NYC Pays $40 Million to Settle With the Bronx “Soundview Five” Over Wrongful Convictions

Devon Ayers, Michael Cosme and Carlos Perez, from left, with their lawyers at a hearing at which their murder convictions were vacated.

Devon Ayers, Michael Cosme and Carlos Perez, from left, with their lawyers at a hearing at which their murder convictions were vacated. 
They were freed hours later but could face a retrial.

New York City has agreed to pay $40 million to settle civil rights lawsuits filed by five people who claimed they were wrongfully convicted of murder in the Bronx and who each spent more than 17 years in prison, according to a court filing, plaintiffs’ lawyers and a spokesman for the Law Department.

Three of the plaintiffs — Devon Ayers, Michael Cosme and Carlos Perez — were convicted in the 1995 murders of Baithe Diop, a livery cab driver who was fatally shot in his car, and Denise Raymond, a Federal Express executive who was shot execution-style in her apartment. The Bronx district attorney’s office had said the killings were linked.

The two other plaintiffs, Eric Glisson and Cathy Watkins, were each convicted only in Mr. Diop’s killing.

In a letter to Judge Jesse M. Furman of Federal District Court in Manhattan on Thursday, the Law Department said that it had completed settlements with Mr. Ayers, Mr. Cosme and Mr. Perez, and that it had agreements in principle to settle the cases of Mr. Glisson and Ms. Watkins.

The plaintiffs are to receive $8 million each to resolve their lawsuits, which accused two police detectives of misconduct in the way the murders were investigated.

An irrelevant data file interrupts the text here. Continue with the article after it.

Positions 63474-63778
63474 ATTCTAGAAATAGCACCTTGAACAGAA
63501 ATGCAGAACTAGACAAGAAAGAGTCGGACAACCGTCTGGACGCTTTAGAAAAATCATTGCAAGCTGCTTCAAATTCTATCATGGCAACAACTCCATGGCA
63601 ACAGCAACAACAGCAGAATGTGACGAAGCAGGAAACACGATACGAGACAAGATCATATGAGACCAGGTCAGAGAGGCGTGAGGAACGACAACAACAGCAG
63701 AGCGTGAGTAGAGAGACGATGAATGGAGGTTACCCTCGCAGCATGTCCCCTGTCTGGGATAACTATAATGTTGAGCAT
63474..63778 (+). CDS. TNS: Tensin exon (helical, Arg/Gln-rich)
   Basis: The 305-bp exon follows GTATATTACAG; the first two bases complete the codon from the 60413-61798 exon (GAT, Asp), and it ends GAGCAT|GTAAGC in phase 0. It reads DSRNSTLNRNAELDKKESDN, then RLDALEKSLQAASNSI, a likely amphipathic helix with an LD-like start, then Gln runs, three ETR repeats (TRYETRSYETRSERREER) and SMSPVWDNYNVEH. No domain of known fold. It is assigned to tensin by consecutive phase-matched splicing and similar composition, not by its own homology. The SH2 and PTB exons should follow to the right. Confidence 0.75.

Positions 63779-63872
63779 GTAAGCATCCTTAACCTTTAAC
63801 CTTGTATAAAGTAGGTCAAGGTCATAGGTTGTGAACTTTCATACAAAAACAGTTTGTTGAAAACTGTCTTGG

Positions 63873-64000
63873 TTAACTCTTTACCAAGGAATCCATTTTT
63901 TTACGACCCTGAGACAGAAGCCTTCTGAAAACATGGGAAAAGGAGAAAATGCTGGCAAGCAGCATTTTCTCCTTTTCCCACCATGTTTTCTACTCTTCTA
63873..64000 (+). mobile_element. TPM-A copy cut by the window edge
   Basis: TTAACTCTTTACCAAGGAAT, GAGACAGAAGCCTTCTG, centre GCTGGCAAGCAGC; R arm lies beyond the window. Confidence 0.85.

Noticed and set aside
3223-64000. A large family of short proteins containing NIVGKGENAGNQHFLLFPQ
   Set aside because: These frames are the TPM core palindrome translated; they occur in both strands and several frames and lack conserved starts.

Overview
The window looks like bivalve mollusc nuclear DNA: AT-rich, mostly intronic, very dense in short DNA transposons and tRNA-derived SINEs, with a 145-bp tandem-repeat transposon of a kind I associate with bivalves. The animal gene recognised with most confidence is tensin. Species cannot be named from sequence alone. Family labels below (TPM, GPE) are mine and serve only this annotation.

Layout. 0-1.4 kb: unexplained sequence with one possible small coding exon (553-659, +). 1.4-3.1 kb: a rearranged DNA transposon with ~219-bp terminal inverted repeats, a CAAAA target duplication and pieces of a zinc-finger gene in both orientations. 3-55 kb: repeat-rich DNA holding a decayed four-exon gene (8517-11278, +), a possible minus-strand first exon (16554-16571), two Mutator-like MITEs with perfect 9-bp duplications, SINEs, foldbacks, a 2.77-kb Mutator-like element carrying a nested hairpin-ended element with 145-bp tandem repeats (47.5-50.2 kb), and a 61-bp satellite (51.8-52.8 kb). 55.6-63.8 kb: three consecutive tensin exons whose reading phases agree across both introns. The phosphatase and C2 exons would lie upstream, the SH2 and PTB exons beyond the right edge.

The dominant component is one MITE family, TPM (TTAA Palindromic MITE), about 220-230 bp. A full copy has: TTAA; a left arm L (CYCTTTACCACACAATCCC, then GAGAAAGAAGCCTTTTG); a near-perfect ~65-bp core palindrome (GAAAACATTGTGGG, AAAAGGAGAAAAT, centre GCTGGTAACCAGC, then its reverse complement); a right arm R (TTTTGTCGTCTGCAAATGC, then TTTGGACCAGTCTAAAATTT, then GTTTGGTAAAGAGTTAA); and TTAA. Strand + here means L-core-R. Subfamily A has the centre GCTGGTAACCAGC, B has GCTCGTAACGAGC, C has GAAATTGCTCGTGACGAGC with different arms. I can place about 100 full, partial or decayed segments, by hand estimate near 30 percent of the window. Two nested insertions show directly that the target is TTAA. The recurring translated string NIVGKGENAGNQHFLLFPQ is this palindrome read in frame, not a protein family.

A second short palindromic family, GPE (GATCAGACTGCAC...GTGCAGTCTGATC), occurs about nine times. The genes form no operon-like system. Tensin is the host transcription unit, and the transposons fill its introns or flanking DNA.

The Law Department, in a statement, said, “These suits were brought by people who together spent nearly 100 years in prison, whose convictions were vacated by the court after reviews by federal and local prosecutors.

“The parties have agreed to resolve these longstanding and complex cases through settlements we believe are fair and in the best interests of the city.”

The settlements continue a pattern in which New York City has been resolving civil rights lawsuits, some stemming from cases that date back years and in which the city faced the risk of potentially high damages.

In settling the suits stemming from the Bronx murders, the city said it was admitting no fault or any violation of the plaintiffs’ rights.

If the settlements in the Bronx case are all completed, the total value for the five plaintiffs would be just below the $40.7 million deal that the city reached in 2014 to settle lawsuits by five men whose convictions were vacated in the Central Park jogger case.

Earl S. Ward and Julia P. Kuan, lawyers for Mr. Cosme and Mr. Perez, said in a statement that their clients had “lost the prime years of their lives and are forever damaged.”

“It is their hope that this settlement will shed light on the flawed police practices which resulted in their wrongful convictions and the wrongful convictions of so many others,” the statement said.

Mr. Glisson’s lawyer, Peter A. Cross, said he expected his client to make the settlement final within 24 hours. “He feels relieved and vindicated that this matter is now concluded, and he looks forward to getting on with his life,” Mr. Cross said.

A lawyer for Mr. Ayers, Glenn A. Garber, declined to comment; Ms. Watkins’s lawyer could not immediately be reached for comment.

In 2012, the convictions in the Diop killing were called into question after Mr. Glisson, then being held at Sing Sing prison in Ossining, N.Y., sent a letter to the office of Preet Bharara, the United States attorney for the Southern District of New York, which set in motion a chain of events that ultimately led to the convictions being vacated.

Mr. Glisson claimed in the letter that he had been wrongfully imprisoned for the 1995 murder of a cabdriver in the Bronx, and that he had heard that the killing was carried out by members of a narcotics gang called Sex Money and Murder, or S.M.M.

The letter was reviewed by John O’Malley, an investigator in the violent crimes unit, who began digging into the matter. He ultimately discovered that two former S.M.M. members, who years earlier became government cooperators in a separate case, had admitted to fatally shooting a livery cab driver in a case that matched Mr. Diop’s murder.

In December 2012, Bronx prosecutors moved to vacate the convictions of all five in the Diop case, and in January 2013, the office moved to vacate the convictions of Mr. Ayers, Mr. Cosme and Mr. Perez in the Raymond murder as well.